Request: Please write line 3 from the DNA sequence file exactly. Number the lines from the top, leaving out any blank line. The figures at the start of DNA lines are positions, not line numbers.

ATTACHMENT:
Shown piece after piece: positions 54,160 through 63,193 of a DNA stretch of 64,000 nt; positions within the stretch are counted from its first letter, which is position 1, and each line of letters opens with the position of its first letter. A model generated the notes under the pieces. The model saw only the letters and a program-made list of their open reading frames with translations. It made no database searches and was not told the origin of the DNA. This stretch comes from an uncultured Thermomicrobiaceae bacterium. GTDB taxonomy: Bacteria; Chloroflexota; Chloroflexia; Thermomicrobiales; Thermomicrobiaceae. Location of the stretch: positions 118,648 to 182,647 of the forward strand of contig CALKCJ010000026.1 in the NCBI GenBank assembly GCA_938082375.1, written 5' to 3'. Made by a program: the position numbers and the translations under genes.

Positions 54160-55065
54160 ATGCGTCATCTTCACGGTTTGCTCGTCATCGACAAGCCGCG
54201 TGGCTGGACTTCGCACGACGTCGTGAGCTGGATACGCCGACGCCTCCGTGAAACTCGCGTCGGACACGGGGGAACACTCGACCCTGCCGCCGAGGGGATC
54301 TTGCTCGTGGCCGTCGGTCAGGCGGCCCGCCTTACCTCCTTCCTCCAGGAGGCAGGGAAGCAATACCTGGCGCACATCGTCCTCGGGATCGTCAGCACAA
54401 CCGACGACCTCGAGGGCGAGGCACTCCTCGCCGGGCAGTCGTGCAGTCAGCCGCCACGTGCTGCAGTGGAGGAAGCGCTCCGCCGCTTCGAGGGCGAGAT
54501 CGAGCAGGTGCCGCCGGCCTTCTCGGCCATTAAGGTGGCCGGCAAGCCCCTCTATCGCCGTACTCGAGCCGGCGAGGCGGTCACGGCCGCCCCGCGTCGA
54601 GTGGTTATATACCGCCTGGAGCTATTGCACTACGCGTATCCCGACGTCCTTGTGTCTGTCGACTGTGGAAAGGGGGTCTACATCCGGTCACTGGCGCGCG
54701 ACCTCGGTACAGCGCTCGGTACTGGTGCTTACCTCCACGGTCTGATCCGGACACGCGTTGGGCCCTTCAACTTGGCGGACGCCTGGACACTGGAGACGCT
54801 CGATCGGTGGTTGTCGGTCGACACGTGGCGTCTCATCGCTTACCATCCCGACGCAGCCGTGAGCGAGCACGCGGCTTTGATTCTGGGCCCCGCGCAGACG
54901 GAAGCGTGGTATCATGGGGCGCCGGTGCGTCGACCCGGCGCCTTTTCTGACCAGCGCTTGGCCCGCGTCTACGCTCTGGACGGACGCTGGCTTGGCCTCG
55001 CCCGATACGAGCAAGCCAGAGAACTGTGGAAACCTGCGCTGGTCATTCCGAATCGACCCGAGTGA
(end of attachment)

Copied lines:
54160 ATGCGTCATCTTCACGGTTTGCTCGTCATCGACAAGCCGCG